The probability density function

The probability

Take a continuous random variable \(X\). The probability density function (PDF) \(f_X(x)\) gives you the probability per unit of \(x\) that \(X\) is in a very small region around \(x\). Intuitively, the definition is:

\[ f_X(x) \approx \frac{p(x < X \le x + \Delta x)}{\Delta x}, \]

for \(\Delta x\) very very small. In other words, \(f_X(x)\) is the probability that \(X\) is between \(x\) and \(x + \Delta x\) divided by \(\Delta x\). It is exactly because you divide by \(\Delta x\) that this is a probability density and not just a probability.

As you have already realized, I do not like writing \(f_X(x)\). So, if there is no ambiguity, I will write instead:

\[ p(x) \equiv f_X(x). \]


Again, this is not the precise mathematical definition of the PDF of a random variable, but it is good enough for our purposes.

There are some properties that the PDF satisfies which you absolutely need to remember. We visualize the most important properties in Fig. 8.


Fig. 8 The PDF of a typical continuous random variable looks like this. It is a non-negative function. The area between the function and the x-axis is one. The probability of the random variable being within a given interval is given by the integral of the PDF over that integral. In this figure \(p(1 < X \le 3) = \int_1^3 p(x)dx\) is the shaded area.

PDF Property 1: The PDF is non-negative

Because \(p(x)\) is a probability density and probabilities are non-negative, we get that:

\[ p(x) \ge 0. \]

The set of \(x\)’s for which \(p(x)\) is strictly positive is known as the support of the PDF. Obviously, a random variable cannot take any values outside its support.

PDF Property 2: The PDF is the derivative of the CDF

Let \(F(x)\) be the CDF of \(X\), see The cumulative distribution function. Then we have:

\[ p(x) = \frac{dF(x)}{dx}. \]

This is interesting! Before proving it, let’s check the units. \(F(x)\) has units of probability. If we divide by \(dx\) we get probability density. This looks promising. Let’s do the proof.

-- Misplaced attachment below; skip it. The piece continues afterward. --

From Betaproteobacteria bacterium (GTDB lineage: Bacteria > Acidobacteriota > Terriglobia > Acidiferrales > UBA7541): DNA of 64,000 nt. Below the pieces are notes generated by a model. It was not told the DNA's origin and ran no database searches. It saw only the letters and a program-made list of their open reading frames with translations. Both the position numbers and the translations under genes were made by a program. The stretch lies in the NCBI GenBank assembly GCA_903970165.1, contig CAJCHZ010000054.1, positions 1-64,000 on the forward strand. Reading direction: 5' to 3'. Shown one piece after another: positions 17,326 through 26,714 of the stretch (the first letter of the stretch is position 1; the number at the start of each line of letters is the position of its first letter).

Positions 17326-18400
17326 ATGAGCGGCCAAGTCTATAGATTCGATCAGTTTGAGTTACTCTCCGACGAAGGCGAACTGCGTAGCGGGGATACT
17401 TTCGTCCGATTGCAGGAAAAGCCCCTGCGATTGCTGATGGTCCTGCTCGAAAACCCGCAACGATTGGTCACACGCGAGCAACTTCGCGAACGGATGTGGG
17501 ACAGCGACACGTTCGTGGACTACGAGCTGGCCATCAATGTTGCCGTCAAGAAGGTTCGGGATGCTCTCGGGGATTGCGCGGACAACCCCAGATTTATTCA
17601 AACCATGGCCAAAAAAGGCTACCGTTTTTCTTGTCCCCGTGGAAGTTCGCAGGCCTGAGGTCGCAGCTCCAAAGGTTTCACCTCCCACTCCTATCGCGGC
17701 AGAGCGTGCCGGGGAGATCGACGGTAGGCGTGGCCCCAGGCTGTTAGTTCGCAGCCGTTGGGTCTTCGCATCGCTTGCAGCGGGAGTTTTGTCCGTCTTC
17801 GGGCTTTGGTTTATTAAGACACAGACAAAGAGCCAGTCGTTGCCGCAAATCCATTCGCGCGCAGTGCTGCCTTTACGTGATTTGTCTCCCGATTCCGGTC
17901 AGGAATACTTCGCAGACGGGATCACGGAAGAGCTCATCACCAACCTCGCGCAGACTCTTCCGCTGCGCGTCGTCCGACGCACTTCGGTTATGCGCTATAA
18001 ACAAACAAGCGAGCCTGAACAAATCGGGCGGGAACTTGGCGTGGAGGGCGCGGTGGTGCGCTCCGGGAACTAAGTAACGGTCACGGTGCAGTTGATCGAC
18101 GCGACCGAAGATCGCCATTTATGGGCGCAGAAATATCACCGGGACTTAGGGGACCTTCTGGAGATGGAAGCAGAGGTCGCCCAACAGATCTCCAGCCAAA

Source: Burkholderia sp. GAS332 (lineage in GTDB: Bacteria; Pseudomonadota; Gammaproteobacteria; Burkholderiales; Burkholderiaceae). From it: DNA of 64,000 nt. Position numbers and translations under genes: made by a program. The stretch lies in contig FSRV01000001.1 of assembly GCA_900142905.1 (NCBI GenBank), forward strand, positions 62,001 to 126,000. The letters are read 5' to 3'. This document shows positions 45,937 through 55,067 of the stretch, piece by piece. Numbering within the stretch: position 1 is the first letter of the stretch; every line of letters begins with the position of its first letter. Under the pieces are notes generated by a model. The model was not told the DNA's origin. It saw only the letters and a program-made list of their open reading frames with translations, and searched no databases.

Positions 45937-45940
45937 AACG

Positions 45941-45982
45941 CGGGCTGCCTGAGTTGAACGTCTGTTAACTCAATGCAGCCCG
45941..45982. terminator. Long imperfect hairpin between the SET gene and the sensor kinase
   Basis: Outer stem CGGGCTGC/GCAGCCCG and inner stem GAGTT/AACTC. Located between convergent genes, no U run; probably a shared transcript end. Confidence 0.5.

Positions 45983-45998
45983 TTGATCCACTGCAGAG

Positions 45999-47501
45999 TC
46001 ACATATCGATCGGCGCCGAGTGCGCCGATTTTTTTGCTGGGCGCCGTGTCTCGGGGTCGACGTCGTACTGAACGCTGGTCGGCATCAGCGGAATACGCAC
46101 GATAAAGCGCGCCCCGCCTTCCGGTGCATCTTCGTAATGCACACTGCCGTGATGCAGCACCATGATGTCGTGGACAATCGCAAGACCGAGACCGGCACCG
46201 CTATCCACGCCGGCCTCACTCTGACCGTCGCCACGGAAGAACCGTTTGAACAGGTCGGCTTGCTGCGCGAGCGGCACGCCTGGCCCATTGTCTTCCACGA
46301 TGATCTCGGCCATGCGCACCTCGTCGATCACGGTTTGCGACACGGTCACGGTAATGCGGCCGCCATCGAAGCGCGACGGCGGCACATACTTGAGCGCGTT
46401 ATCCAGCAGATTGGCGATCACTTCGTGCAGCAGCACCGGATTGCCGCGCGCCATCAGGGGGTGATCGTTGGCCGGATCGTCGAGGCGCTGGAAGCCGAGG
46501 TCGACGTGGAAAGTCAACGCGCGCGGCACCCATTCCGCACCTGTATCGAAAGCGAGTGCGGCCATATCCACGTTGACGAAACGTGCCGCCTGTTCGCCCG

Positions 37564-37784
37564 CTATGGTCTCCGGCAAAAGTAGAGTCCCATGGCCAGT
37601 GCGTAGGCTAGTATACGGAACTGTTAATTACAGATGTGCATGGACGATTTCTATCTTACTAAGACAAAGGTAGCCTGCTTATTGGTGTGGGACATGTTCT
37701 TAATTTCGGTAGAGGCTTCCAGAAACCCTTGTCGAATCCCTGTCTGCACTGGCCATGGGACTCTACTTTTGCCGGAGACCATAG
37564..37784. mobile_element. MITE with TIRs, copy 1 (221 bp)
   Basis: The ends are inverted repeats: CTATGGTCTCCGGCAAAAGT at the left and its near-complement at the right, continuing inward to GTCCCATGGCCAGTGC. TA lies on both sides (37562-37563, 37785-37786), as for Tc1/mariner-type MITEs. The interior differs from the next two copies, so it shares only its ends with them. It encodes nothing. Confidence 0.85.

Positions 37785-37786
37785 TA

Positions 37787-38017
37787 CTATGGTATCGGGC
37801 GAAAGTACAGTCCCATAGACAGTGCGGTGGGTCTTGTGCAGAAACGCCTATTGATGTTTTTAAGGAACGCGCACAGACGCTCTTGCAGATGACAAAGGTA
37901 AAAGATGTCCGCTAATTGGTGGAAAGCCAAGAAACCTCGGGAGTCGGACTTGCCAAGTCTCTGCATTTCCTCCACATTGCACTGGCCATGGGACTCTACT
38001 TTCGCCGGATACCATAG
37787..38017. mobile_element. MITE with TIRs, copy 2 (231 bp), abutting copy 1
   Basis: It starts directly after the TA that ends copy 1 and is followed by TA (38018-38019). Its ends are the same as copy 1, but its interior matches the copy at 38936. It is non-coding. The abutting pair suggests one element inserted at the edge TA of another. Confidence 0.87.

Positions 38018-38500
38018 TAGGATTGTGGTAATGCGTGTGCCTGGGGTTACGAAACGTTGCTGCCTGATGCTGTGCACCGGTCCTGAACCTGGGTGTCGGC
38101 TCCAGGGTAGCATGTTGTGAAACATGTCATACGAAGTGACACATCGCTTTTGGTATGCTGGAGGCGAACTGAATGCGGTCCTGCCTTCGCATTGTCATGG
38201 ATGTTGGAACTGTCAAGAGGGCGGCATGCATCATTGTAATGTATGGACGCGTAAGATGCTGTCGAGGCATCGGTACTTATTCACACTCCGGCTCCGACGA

We have:

\[\begin{split} \begin{split} p(x) \approx& \frac{p(x < X \le x + \Delta x)}{\Delta x}\;\text{(definition)}\\ &= \frac{F(x + \Delta x) - F(x)}{\Delta x}\;\text{(CDF Property 4)}. \end{split} \end{split}\]

Now the result follows by taking the limit \(\Delta x\rightarrow 0\).

As a sanity check, let’s look back at Example: Uncertainties in steel ball manufacturing. Does the property hold for what we found there? Our CDF was:

\[\begin{split} F(x) = \begin{cases} 0,&\;\text{if}\;x<0.95\;\text{mm},\\ 10\;\text{mm}^{-1}\cdot (x-0.95\;\text{mm}),&\;\text{if}\;0.95\;\text{mm}\le x\;1.05\;\text{mm},\\ 1,&\;\text{otherwise}. \end{cases} \end{split}\]

Taking the derivative with respect to \(x\) yields:

\[\begin{split} p(x) = \begin{cases} 0,&\;\text{if}\;x<0.95\;\text{mm},\\ 10\;\text{mm}^{-1},&\;\text{if}\;0.95\;\text{mm}\le x\;1.05\;\text{mm},\\ 0,&\;\text{otherwise}, \end{cases} \end{split}\]

which agrees with the constant density we found in our example.

PDF Property 3: The CDF is the integral of the PDF

We have:

\[ F(x) = \int_{-\infty}^x p(\tilde{x})d\tilde{x}. \]

This follows directly from PDF Property 2 if we employ the fundamental theorem of calculus.

PDF Property 4: Probability the random variable takes values in a set is the integral of the PDF over the set

The probability that \(X\) takes values between \(a\) and \(b\) for \(a<b\) is given by:

\[ p(a < X \le b) = \int_a^b p(x) dx. \]

See Fig. 8 for a visualization. The probability is the area between the PDF, the x-axis, and the endpoints of the interval \([a, b]\).

This is obviously extremely useful because if you have the PDF it allows you to easily calculate probabilities by doing integrals! Let’s prove it:

\[\begin{split} \begin{split} p(a < X \le b) &= F(b) - F(a)\;\text{(CDF Property 4)}\\ &= \int_a^b \frac{dF(x)}{dx} dx\;\text{(fundamental theorem of calculus)}\\ &= \int_a^b p(x)dx\;\text{(PDF Property 2)}. \end{split} \end{split}\]

This property can be generalize. If \(A\) is any set of possible values of \(X\), then:

\[ p(X\in A) = \int_A p(x)dx. \]

PDF Property 5: The PDF integrates to one

The property is:

\[ \int_{-\infty}^{+\infty}p(x) dx = 1. \]

In words, the total area between the PDF curve and the x-axis is one. Proving this property is obvious. You just have to notice that:

\[ \int_{-\infty}^{+\infty}p(x) dx = p(-\infty < X \le + \infty) = 1, \]

because \(X\) must take some value.


It is a very common mistake to think that the PDF has to be smaller than one. But the PDF is a probability density not a probability. So, it can take values greater than one. In Example: Uncertainties in steel ball manufacturing the probability density was 10 \(\text{mm}^{-1}\).


You have a random variable \(X\) that measures the mass of an object. What are the units of its PDF \(p(x)\)?

  • \(\text{kg}^{-1}\) (Correct answer)

  • \(\text{kg}\)

  • The PDF does not have units.